Bryson DeChambeau Is Not Second-Guessing Himself on COVID-19 Vaccine Decision After Missing 2020 Tokyo Olympics: ‘I’m a Healthy, Young Individual That Will Continue to Work on my Health’

Bryson DeChambeau does not lament passing on the COVID-19 vaccine despite contracting the virus and missing out on the Olympics.

DeChambeau has never been shy about speaking his mind or saying things off the cuff. He had plenty to say about not being vaccinated and his rationale for avoiding the vaccine thus far.

Bryson DeChambeau had to withdraw from the Olympics after testing positive for COVID-19

DeChambeau was slated to be one of the headliners of Team USA at the 2020 Tokyo Olympics. His Olympic dream abruptly came to an end when he contracted COVID.

The PGA Tour announced DeChambeau tested positive in the very final round of testing before he left the United States for Tokyo. Fellow American Patrick Reed replaced him on the Olympic team.

“I am deeply disappointed not to be able to compete in the Olympics for Team USA,” DeChambeau said in a statement at the time, via NBC News.

Team USA still thrived in DeChambeau’s absence. Xander Schauffele captured the gold medal in heroic fashion, while British Open champion Collin Morikawa narrowly missed out on a bronze. Reed and Justin Thomas finished five shots out of a spot on the podium.

Although DeChambeau acknowledged his disappointment at not being able to compete, he does not have reservations about not getting the vaccine.

DeChambeau explained why he is not vaccinated

Bryson DeChambeau is renowned for being the most scientific player in golf. But he doesn’t appear to understand the science behind vaccinations and their widespread availability.

The 27-year-old said earlier this week he preferred to wait for other, more needy persons to get their shots before getting the vaccine himself. Yet, the Center for Disease Control and Prevention stating there are no vaccine shortages in the United States.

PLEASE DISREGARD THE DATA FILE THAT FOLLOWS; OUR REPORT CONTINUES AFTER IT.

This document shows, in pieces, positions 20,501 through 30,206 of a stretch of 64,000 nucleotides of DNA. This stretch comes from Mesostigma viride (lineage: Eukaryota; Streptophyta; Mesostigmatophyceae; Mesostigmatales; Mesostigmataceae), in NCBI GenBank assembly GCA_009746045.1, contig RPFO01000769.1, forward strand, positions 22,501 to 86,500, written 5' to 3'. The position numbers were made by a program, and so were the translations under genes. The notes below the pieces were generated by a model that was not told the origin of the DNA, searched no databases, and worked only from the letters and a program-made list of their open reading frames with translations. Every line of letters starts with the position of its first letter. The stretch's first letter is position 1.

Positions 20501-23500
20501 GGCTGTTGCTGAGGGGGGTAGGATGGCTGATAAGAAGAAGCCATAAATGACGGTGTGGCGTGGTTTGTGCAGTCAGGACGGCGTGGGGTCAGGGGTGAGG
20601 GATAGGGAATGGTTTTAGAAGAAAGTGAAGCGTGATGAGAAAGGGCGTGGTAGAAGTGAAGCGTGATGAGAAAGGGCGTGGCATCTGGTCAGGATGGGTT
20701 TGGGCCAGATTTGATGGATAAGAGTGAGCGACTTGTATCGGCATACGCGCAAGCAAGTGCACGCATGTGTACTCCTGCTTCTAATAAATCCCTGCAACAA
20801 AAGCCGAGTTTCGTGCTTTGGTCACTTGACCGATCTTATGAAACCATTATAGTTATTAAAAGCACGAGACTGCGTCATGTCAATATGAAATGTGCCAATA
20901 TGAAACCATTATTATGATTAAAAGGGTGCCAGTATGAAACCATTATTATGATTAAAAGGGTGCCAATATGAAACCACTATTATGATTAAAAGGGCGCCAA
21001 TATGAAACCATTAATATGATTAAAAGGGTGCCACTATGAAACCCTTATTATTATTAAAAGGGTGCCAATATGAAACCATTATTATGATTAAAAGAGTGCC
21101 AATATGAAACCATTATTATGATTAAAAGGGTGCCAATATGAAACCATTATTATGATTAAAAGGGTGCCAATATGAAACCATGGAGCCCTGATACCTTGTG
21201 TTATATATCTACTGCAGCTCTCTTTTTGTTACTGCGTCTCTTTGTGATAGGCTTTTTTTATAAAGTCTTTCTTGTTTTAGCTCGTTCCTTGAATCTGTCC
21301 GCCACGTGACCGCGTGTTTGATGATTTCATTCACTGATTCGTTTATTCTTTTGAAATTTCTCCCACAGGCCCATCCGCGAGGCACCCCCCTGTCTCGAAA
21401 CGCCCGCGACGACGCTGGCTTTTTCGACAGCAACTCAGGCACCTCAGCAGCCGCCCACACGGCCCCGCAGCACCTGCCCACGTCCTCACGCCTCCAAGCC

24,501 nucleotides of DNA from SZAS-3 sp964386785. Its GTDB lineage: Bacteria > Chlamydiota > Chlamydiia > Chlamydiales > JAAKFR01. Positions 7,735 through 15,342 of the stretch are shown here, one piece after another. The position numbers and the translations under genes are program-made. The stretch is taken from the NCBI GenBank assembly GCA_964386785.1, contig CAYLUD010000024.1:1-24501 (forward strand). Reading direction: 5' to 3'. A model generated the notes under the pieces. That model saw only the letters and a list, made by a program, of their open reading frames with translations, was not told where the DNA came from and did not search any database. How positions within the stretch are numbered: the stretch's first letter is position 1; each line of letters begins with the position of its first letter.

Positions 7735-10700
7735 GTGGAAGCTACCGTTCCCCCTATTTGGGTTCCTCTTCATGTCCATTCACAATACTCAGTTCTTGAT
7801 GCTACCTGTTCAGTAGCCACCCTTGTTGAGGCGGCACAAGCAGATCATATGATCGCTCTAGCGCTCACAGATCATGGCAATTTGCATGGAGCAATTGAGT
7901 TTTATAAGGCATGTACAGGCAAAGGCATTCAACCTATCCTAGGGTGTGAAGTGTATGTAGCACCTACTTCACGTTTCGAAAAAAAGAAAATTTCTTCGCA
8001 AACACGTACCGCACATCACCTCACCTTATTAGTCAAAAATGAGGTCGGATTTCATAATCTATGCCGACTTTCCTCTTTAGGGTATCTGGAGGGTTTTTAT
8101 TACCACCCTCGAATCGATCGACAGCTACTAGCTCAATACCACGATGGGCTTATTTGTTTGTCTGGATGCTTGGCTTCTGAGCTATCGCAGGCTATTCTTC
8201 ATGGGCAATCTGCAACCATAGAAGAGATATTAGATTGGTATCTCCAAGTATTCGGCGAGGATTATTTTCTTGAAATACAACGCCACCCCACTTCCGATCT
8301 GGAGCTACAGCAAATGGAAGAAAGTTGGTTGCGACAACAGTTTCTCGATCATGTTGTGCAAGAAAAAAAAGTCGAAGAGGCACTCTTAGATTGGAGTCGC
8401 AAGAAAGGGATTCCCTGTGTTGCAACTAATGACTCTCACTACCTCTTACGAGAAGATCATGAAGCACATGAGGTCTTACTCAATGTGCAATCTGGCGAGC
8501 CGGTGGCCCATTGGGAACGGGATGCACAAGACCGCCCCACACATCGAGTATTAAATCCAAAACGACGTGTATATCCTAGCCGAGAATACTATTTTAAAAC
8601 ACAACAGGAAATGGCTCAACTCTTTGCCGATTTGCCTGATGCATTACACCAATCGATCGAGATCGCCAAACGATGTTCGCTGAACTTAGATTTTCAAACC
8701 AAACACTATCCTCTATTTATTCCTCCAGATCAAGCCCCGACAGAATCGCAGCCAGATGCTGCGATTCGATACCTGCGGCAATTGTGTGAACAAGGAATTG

“I’m young enough, I’d rather give it [the vaccine] to people who need it,” DeChambeau said, via Bob Harig of ESPN. “I don’t need it. I’m a healthy, young individual that will continue to work on my health.

“I don’t think taking the vaccine away from someone who needs it is a good thing. My dad is a perfect example. He got it [the vaccine] early on because he’s a diabetic. People like that need to get it. My mom got it. I don’t want to take away that ability.”

The 2020 U.S. Open champion also offered a confusing statement about the COVID-19 vaccine and vaccinations in general.

“Now as time goes on, if it [the vaccine] is mainstream, really, really mainstream, then yeah,” DeChambeau said, per Harig.

DeChambeau added he was “bound” to test positive given the amount of traveling he did this year. Well, maybe he would have mitigated the risks if he were vaccinated.

This has been a rough year for the Big Golfer

Bryson DeChambeau walks up the 18th hole at the 2021 British Open
The 2021 Tour season hasn’t exactly been one to remember for Bryson DeChambeau | Warren Little/via Getty Images

The 2021 PGA Tour season has not been very kind to DeChambeau.

On the one hand, he has had his successes. DeChambeau won the Arnold Palmer Invitational at Bay Hill and finished third at The Players at TPC Sawgrass. However, he has also had his fair share of high-profile meltdowns.

DeChambeau led the U.S. Open at Torrey Pines before imploding on the back nine. He parted ways with longtime caddy Tim Tucker and later had a bit of a riff with his Cobra sponsors at the British Open. All of this came just weeks before DeChambeau contracted COVID-19, missed the Olympics, and gave utterly puzzling statements as to why he was not vaccinated.

Maybe the Big Golfer can end the 2021 season on a more positive note and make a run at the FedEx Cup.

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